Chasity: I didn’t get this far when I was trying to work on this before, so this is kind of off the top of my head. I would say my favorite asset about myself; I would say is that I’m a winner. Winners, we just find a way to win no matter what. I try to just be resilient, and I try to stay passionate about the things that I’m involved in, and I just feel like that’s a winner mentality, that’s a winner’s spirit. I feel like I have that winner mentality and that winner spirit in me. I think it’s like a part of my DNA, and it’s just embedded. I know I’m a kingdom kid too, I know I’m so covered by god. Beyond a shadow of a doubt, I know god is using me and that purpose in my life, and I guess knowing that is my favorite asset.

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PYNK: How important is social media to your image?

Chasity: I think that social media is something that I care about because well, it’s a part of my brand, realistically. I think that social media is like the new-age calling card, the new-age business card; it’s a resume of sorts. I’ve also done social media cleanses and fasts, just to give myself a break from what I consider the matrix because I think that social media can be super tricky. All of my agents and my managers, they’re like you need to be posting, you need to continue to work on building your following, and I know all of those things are important because that’s what brands are looking at nowadays. How many followers does a person have, how many comments are they getting? I think that we need social media, I also think that you’d be silly to not adapt in this age where social media’s so important because I think if you don’t adapt, and then you become extinct.

I also think that these days, I feel that they’re more important in making sure that you have balance in your life because to be honest, it’s social media and it’s a network of people curating their lives and their businesses, but it’s not 100 percent reality. I think that I use those platforms, and I use all of the platforms that are available to me, but I also feel like social media can be a huge distraction from things that are really happening in the world. I try to keep myself very worldly and to know what’s happening outside of just being glued to my phone all the time. I think it’s a distraction sometimes, social media, from reality and real life. I think it’s super important that we not judge ourselves too harshly or place too much value on the existence of social media. Yes, I care about it, but I think that there are also a lot bigger things happening to give just as much energy to.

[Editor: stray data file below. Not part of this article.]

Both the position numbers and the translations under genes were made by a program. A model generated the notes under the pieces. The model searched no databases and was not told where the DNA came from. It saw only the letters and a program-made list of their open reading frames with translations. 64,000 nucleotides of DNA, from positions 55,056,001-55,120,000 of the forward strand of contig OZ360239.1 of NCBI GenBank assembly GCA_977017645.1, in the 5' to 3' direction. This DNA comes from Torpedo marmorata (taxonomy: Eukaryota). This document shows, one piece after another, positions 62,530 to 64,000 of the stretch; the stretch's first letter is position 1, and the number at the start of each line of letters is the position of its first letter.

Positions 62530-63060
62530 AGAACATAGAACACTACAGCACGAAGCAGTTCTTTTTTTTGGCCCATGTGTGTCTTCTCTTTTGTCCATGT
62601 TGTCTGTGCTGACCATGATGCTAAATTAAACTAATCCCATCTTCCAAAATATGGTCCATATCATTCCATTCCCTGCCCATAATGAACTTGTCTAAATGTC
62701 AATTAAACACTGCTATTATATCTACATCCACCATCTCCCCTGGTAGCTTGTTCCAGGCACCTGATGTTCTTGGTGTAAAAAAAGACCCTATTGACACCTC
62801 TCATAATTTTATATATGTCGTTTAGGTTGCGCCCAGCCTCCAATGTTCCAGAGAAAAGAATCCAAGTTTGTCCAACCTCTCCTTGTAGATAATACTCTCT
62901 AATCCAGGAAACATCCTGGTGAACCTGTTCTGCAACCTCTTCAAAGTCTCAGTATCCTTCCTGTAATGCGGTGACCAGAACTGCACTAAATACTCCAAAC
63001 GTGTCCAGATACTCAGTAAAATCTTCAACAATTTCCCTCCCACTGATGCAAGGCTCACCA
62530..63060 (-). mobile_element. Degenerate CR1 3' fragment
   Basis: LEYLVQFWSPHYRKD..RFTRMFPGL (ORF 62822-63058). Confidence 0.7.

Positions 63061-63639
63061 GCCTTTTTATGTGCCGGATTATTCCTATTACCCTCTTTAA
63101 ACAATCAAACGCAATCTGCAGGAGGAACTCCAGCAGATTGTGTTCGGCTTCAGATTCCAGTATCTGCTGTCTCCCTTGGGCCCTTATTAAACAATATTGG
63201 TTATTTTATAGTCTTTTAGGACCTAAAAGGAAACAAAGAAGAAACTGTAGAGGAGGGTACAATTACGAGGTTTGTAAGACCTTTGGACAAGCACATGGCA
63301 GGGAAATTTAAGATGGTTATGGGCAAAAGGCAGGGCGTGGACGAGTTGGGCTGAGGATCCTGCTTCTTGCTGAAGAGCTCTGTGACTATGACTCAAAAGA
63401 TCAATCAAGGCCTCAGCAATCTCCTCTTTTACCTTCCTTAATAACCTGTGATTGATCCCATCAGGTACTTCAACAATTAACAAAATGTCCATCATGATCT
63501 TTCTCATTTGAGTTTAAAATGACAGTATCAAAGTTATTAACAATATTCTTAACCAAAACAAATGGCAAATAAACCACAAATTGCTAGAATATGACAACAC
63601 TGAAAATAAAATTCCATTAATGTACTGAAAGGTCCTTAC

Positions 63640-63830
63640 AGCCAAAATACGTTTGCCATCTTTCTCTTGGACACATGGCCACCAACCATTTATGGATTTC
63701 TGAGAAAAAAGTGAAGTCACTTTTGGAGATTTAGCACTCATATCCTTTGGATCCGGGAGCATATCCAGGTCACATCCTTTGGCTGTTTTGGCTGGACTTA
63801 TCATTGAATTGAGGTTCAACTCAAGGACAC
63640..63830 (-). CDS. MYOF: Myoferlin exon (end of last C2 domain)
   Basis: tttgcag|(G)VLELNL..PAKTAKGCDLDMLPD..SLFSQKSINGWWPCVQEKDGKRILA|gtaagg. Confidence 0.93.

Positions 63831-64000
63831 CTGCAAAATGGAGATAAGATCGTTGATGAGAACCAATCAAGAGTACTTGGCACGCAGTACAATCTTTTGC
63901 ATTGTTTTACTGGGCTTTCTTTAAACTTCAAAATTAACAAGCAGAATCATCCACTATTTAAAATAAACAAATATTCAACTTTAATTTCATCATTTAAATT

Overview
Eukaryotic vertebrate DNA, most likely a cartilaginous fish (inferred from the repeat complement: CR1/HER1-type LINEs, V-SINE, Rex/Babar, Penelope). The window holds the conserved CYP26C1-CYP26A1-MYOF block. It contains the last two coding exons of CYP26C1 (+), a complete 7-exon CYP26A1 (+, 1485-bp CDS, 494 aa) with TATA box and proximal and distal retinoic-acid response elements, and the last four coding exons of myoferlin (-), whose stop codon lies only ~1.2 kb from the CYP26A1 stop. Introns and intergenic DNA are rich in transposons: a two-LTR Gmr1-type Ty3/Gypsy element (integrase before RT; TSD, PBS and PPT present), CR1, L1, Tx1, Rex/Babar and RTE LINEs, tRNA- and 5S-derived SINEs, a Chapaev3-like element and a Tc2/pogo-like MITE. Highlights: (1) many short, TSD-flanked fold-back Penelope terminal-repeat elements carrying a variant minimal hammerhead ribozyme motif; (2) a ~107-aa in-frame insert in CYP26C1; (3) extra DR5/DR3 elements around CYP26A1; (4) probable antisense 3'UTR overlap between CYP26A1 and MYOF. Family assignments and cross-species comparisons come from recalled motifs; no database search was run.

PYNK: What else are you embarking on next?

Chasity: I’ll be interviewing Tyler Perry tomorrow, so that’s really exciting.

PYNK: Is it your first time meeting him?

Chasity: This is my first time meeting him. I’m very excited. I’m very, very excited because my acting coach was like; you need to tell him that you’re in my master class and that he needs to hire you. I was like, and I am going to tell him.

PYNK: So, other than interviewing Tyler Perry, what else is going on in your world?

Chasity: Well, I’m currently working on crossing over from model to actor. I’m enrolled at TSAW in the master class with coach and actress and producer, Tasha Smith, who is amazing. I’m just really, really loving exploring just my artistry in that class. I’m having a great time. I’m also contributing as an entertainment host and journalist, most recently featured as a contributor to the iconic Ebony Magazine. I did … Yeah, I’m so excited.
I just did the October and November 2017 cover story where I interviewed Chadwick Boseman. It’s called Chadwick Upped His Game, and I sat down and interviewed him about his new role as Thurgood Marshall, and also his upcoming 2018 film, Black Panther.

Then of course, last but certainly not least, I still have a professional working career as a plus-sized model. I see on average three to four times here in Los Angeles with about five different clients that I currently have. So, modeling is still going extremely well and I would never, ever turn my back on modeling. I think I’ll be modeling well into the rest of my career, but I just wanna really, really work on crossing over and doing more things as an actor and entertainment journalist.

Also, shout out and give some love to the modeling agency that I’m signed to in L.A., MSA Model LA (@msamodelscurvela).

Oh and one last thing as far as upcoming projects, I’m currently filming season 2 of my YouTube show which I’m a host and co-creator for @officialviphappyhour that will be released at the top of 2018!

PHOTO CREDIT(S): Chasity Saunder’s IG